Wine Communicator of the Year nominee: Amelia Singer
Founder of Amelia’s Wine, which runs wine tastings and corporate events – specifically the Mews House Tastings hosted in Singer’s own London home – and co-presenter of ITV’s The Wine Show, Singer has a wealth of experience in the industry. She is also the wine columnist for Waitrose Food Magazine and the UK ambassador for The Wine Institute of California.
Singer was praised by judges for being “an amazing presenter” and “a born communicator”; “Amelia’s exuberance and drive is ringing wine to new audiences”.
Our final Wine Communicator of the Year nominee, Singer tells us more about how she first became interested in wine, and why her favourite region is The Rhone.
How did you first become interested in wine?
I had a very enthusiastic, European father who weaned me on wine from age six. I would be allowed a sip before dinner and he would ask me what I thought. I loved food, flavours and it was just a fun way to bond with my dad. It is still very much an interest that we share and which allows us to have quality time together.
How long have you been in the wine business?
Nine years... I can’t quite believe it. It has gone by so fast!
Which is your favourite region and why?
That is a mean question! The Rhone perhaps... Those were the wines which my father first shared with me and it is just such a beautiful region with extremely collaborative and adventurous winemakers.
Which winemaker do you most admire?
Where do I begin... The Henschke family really impressed me. I know they make incredible wine but their forward thinking in regards to sustainability and the future of our planet was really impressive. They are also a really close family who can all work extremely well together… And I love their dog.
What do you do to relax?
I love the endorphin hit from working out, but really it is people who make me happy and relaxed. Having my old school friends around to mine, creating a smorgasbord of dips and cheese and opening a delicious bottle or two of wine is my happy place.
What’s been your greatest triumph?
Being shortlisted for this award is definitely up there, and working with The Wine Show. But I guess for personal and professional reasons, it has been the fact that I have been able to make a career out of what I love and I haven’t had to compromise on my values.
And what’s your most embarrassing moment?
Too many... Last week I fell flat on my face at 67 Pall Mall after leaving a Californian Cabernet tasting. It was in front of a bunch of a people and I was in such a hurry to leave that I left my mobile phone and tasting notes... I then had to return minutes later to ask for them back and face all those same people again...
The IWSC Wine Communicator of the Year 2018 will be announced at the Vinitaly Gala Dinner on 14 April in Verona.
- “As a start-up brand you focus hard on achieving credibility and creating awareness. Winning Gold Outstanding and the Mezcal Trophy provided us with a level of credibility and exposure that we simply could not have achieved on our own. The awards helped secure key listings in Harvery Nichols and Selfridges and certainly played a significant part in opening up dialogue with potential U.S importers and ultimately securing one. I thought hard about which competition to enter and what the return on that investment would be. I can say with absolute confidence that the IWSC was worth every penny.”David ShepherdFounder & Director, Corte Vetusto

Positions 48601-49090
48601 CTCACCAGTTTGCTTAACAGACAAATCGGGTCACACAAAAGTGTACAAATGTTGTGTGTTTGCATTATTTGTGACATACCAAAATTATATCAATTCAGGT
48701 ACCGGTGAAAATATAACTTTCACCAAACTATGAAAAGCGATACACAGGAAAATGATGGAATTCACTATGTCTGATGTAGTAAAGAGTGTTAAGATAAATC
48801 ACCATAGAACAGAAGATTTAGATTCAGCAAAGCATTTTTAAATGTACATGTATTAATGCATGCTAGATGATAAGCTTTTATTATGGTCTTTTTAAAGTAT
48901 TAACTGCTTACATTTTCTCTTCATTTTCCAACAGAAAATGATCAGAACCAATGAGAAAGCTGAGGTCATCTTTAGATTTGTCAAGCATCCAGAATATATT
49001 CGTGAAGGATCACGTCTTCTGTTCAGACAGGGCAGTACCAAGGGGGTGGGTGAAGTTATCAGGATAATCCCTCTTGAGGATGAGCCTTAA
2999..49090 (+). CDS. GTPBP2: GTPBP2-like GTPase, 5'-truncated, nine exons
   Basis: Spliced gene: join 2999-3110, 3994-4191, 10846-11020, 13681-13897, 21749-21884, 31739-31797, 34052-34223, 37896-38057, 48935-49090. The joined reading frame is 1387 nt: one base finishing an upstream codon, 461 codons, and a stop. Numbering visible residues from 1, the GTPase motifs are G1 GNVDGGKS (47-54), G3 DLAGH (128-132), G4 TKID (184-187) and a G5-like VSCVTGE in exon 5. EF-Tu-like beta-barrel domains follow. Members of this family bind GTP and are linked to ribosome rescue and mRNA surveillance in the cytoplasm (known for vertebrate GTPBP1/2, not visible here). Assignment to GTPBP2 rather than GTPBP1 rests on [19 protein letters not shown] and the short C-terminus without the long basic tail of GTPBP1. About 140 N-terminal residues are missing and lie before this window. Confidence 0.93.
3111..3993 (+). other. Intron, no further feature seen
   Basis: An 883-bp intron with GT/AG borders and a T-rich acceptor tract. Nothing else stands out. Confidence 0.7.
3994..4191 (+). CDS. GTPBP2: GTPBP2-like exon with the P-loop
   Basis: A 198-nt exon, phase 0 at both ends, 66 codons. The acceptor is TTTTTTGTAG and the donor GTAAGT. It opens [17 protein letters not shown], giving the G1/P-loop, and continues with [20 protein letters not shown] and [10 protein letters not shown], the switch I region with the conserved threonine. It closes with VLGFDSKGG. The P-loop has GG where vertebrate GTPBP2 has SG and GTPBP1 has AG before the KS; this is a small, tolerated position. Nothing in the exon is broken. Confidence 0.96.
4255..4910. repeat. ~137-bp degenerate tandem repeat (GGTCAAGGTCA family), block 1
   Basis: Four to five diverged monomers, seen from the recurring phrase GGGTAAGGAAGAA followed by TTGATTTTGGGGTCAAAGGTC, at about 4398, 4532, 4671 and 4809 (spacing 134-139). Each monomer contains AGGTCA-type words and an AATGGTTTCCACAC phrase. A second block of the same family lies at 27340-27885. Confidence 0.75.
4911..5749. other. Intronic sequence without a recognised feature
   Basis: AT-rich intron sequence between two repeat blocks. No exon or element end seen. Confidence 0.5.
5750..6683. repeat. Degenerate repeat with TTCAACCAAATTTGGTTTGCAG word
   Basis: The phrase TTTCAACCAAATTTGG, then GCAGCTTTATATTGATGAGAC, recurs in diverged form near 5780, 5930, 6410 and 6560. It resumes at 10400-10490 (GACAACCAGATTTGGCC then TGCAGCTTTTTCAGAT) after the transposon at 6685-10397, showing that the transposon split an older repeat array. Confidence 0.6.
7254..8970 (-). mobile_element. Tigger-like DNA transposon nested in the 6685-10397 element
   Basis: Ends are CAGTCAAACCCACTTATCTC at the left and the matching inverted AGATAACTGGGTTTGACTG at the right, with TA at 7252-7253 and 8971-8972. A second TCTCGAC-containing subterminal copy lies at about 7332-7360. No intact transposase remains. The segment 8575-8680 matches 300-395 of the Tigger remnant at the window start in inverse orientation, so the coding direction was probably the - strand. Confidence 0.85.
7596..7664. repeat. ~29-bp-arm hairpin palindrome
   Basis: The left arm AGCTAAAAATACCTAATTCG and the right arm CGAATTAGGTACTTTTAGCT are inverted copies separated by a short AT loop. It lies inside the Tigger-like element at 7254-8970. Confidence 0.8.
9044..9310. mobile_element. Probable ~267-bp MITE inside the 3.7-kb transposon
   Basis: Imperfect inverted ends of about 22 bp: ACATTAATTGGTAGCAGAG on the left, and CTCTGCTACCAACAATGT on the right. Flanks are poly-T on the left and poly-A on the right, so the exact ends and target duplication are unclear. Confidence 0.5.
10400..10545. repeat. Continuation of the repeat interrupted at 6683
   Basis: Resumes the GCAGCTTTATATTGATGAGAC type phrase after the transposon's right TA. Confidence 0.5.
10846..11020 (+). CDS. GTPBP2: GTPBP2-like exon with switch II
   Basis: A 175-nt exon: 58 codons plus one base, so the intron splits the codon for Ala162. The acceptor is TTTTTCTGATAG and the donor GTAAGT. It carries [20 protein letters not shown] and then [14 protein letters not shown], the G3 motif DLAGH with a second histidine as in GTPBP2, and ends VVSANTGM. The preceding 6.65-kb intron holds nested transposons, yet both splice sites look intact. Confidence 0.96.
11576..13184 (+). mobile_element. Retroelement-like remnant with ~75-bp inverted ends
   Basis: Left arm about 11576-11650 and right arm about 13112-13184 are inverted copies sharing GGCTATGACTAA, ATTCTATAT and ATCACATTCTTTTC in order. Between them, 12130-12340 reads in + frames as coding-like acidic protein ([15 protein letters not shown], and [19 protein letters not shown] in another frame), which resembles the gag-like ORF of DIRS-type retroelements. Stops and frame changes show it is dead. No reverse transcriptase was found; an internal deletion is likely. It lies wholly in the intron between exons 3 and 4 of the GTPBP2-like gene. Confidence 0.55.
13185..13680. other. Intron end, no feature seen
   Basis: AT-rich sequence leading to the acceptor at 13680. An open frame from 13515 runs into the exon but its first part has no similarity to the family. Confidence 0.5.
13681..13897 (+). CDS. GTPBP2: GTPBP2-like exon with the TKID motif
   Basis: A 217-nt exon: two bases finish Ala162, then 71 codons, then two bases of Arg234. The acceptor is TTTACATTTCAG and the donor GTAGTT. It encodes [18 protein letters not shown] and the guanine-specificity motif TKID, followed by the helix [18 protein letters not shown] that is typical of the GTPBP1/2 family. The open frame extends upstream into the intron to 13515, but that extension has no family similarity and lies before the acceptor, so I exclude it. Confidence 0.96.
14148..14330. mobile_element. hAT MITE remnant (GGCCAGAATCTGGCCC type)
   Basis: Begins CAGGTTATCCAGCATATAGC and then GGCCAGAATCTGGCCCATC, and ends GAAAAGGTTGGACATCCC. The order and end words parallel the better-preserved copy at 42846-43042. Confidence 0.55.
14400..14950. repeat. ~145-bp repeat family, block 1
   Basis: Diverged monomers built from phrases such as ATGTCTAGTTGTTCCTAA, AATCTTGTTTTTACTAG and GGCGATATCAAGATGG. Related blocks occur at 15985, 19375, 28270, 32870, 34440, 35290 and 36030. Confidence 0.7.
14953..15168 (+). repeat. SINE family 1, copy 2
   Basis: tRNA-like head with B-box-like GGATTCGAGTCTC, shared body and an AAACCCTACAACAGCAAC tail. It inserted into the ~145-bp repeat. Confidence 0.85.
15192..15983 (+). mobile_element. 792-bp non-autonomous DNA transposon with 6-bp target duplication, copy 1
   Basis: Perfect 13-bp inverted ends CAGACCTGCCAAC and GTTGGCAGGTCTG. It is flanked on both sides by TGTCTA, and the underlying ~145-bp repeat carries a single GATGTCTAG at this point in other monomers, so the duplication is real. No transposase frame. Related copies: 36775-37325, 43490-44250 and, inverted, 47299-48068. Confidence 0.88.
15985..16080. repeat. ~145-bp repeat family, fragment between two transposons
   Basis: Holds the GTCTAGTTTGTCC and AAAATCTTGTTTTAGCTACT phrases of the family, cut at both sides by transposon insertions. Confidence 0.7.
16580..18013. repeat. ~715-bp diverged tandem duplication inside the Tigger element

- “IWSC is a very important competition to us in terms of showing consumers our quality. It's one of the competitions that we definitely enter on a yearly basis.”Ian ChangMaster Blender, Kavalan Distillery
- “Out of all of the awards, the IWSC is probably the most prestigious and most honest awards. You choose your judges very well and they're very good, honest, decent people. They do it for the love of the industry.”Sukhinder SinghMD, The Whisky Exchange
- “The IWSC is a very prestigious competition. The prestige is a great thing to be able to communicate to our customers who have great respect for it.”David PorterOperations & Buying, Lea & Sandeman
- “The IWSC represents everything, without a doubt. There's no better competition in the world where you can judge yourself not just against your countrymen but against the rest of the world.”Andy AndersonWinemaker, Takapoto Estate
- “Fantastic company and fantastic award . . . In the wine industry, having an award like this is such an accolade.”Claire GriffithsCommercial Director, Vina Cono Sur
- “It's one of the greatest international awards you can get. It's similar to an Oscar, if you like.”Lenz MoserWinemaker, Yantai Changyu Pioneer Company
- “Because of the number of international judges that are tasting the wines and the number of wines that are being entered, it’s a great privilege for us to receive this award. The history of the competition, the standing that it has amongst the international wine world and certainly amongst one’s peers, to be able to get an award at the IWSC means a lot. There are a lot of competitions around the world – this probably represents the top award you could get as a winemaker.”Gary & Kathy JordanWinemakers, Jordan Wine Estate
- “It’s a great honour to win especially as nowadays people are focusing on the quality not just the numbers, so it does mean a huge amount getting recognition from an institution as well sought after as the IWSC.”Chris BlandyOwner, Blandy's Wines
- “This will be a recognition that will help in building the brand further, and building its prestige around the world.”Victor FuentesDirector General, El Coto de Rioja S.A
- “The IWSC is a well renowned, well looked up to standard and a symbol of premium products so it’s a great achievement to win any award.”Andrea FreeboroughCellar Master, Nederburg Wines